World Trade, Food, Environment

Press Release by the Potsdam Institute for Climate Impact Research (PIK)


Growing world trade makes food production cheaper – at the expense of the environment

Further opening of the markets for agricultural products leads to lower production costs for food. This will happen at the expense of the environment though, if for example forests are turned into cropland. The conflict of interests between food production and climate protection is now shown by scientists from the Potsdam Institute for Climate Impact Research (PIK) in calculations for the years 2005 to 2045. For the first time, the effects of an advancing liberalization of agricultural trade were comprehensively analyzed through computer simulations, focusing both on the economic impacts and on those on land use and nature. This is one of the important issues   to be discussed at the UN summit in Durban next week.


“Trade with grains and sugar, with soy and meat has multiplied more than tenfold since 1950,” says Christoph Schmitz, lead author of the study that has recently been published in the scientific journal Global Environmental Change. His team has analysed three different scenarios of future world trade for different regions of the earth, using a coupled economic and biophysical model tool. “The effects of an expansion of global agricultural trade for the world´s climate could be drastic – at least if no additional new rules are introduced,” says Schmitz. The main reason for this: with more liberalised world trade, production areas move towards tropical regions, which leads to an expansion of agricultural land at the expense of nature there.

Cropland instead of rainforest in the Amazon region: cheap production, expensive emissions

If world trade was freed from all trade barriers by 2045, global agricultural production could become 11 trillion US dollars cheaper altogether than with barriers in a time span of four decades – a cost reduction of roughly a tenth. At the same time, emissions of agricultural greenhouse gases would increase by around 15 percent by 2045 as compared to a scenario without an expansion of trade. A moderate scenario of opening markets still amounts to 6.5 trillion US dollars in cost reductions and almost ten percent more emissions harmful to the climate. Environmental costs are therefore substantial.

As a result of the calculations, Latin America would gain in exports of grains and oilseeds in the case of liberalization – but more than elsewhere by cutting down rainforests and a corresponding extension of cultivated areas, for example in the Amazon region. North America and Europe would export less. China could lead exports of meat. Regarding animal husbandry, calculations show a relatively strong absolute increase of greenhouse gas emissions in comparison to today, but only little alteration between the different trade scenarios.

Forest protection is one of the major topics in Durban – it could be linked to trade issues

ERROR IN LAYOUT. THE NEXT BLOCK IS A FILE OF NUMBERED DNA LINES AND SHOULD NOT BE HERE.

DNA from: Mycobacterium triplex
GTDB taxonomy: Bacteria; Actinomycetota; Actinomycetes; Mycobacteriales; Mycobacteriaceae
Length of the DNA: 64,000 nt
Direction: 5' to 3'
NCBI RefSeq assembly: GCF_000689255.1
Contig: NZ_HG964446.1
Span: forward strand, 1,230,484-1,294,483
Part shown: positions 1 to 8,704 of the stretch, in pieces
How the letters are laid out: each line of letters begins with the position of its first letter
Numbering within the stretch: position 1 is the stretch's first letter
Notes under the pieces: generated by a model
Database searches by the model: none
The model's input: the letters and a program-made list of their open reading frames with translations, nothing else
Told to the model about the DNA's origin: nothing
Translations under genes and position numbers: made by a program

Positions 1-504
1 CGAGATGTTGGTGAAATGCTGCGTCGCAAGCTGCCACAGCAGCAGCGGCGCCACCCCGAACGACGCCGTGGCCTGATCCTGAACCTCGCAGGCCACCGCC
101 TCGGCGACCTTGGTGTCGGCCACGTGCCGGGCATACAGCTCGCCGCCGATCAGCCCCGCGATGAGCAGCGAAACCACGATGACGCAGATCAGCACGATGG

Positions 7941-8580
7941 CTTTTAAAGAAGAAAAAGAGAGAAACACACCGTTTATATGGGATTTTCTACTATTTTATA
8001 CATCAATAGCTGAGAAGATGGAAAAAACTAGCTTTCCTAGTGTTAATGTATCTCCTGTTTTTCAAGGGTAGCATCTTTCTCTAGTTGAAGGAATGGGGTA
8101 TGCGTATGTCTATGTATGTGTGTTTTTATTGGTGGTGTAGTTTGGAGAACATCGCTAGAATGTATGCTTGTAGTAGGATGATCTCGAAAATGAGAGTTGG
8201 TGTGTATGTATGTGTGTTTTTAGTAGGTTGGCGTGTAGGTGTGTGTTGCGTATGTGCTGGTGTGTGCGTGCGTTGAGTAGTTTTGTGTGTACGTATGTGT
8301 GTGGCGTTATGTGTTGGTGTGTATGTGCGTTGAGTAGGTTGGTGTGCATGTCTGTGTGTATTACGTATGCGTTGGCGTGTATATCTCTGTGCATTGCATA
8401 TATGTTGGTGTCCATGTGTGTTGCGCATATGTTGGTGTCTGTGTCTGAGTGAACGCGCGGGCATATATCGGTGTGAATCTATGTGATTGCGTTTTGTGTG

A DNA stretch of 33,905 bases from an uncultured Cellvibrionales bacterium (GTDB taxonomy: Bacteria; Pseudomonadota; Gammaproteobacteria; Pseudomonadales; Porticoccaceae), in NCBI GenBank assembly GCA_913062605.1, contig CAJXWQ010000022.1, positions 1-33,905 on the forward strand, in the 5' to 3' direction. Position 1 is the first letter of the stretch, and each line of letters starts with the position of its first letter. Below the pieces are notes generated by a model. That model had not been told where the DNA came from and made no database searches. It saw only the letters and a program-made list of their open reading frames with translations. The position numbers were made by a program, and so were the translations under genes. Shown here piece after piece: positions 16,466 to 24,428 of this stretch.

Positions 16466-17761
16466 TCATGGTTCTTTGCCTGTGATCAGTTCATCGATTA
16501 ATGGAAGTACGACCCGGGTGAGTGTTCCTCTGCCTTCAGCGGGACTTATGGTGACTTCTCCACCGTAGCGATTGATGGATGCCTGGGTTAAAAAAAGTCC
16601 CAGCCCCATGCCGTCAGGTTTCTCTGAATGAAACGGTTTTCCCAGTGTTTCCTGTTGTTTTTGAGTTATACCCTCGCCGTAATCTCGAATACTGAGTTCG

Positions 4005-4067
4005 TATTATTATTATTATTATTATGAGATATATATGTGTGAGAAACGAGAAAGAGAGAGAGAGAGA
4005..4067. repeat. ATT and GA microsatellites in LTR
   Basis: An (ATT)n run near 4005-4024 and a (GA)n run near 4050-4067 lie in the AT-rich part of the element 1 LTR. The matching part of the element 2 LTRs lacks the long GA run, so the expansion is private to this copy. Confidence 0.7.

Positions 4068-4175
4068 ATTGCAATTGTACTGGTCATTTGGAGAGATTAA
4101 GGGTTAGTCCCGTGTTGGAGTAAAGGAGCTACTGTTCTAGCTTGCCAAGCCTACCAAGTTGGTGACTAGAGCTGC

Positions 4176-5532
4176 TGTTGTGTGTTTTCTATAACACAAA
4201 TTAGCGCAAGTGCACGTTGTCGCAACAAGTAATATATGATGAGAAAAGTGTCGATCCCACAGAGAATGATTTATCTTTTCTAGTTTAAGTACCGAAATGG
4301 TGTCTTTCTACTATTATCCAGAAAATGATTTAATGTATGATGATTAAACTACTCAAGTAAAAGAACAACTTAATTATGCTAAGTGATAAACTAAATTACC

“According to our analysis, the reduction of trade barriers cannot simply be condemned,” explains Hermann Lotze-Campen with regard to the current fierce public debate on world trade and short-term fluctuations of agricultural prices. He heads the research project on this matter. “Liberalization can be of sustainable advantage to global food supplies, if rules to contain agricultural impacts on the environment are created on an international level.”

The scientists conclude from their study that rules for world trade and climate protection cannot be treated separately in international negotiations any longer. “This is one thing to be discussed in Durban”, Lotze-Campen says. “Forest protection is  decisive to reach ambitious emission targets and is high on the agenda there.” According to the study, several things could be considered. In the future, agreements on trade liberalization could be accompanied by measures to protect forests. Secondly, the cost reduction through cheaper food production would be sufficient to pay for measures of climate protection like reforestation or mitigation of greenhouse gas emissions from agriculture. On the other hand, compensation payments for comprehensive forest protection would be fundable from saved costs for additional emission certificates.

Investing in agricultural innovation

Thirdly, a sustainable increase of agricultural production can only be feasible if considerably more money were to be invested in the development of better cultivation methods soon, the scientists say. “Investments in yield increase have stagnated in the last decades,” emphasizes Lotze-Campen. Especially in developing countries a lot can still be accomplished. “If more can be produced on the same piece of land, this helps both ends: global food security as well as climate protection.”

Article: Schmitz, C., Biewald, A., Lotze-Campen, H., Popp, A., Dietrich, J.P., Bodirsky, B., Krause, M., Weindl, I. (2011): Trading more Food – Implications for Land Use, Greenhouse Gas Emissions, and the Food System. Global Environmental Change, 
[doi:10.1016/j.gloenvcha.2011.09.013] (in press)

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2 Responses

  1. Poo says:

    Below is a statement from New York by a Minister of the Canadian Government. Canada does not attend the “Durbans.” How many could there be?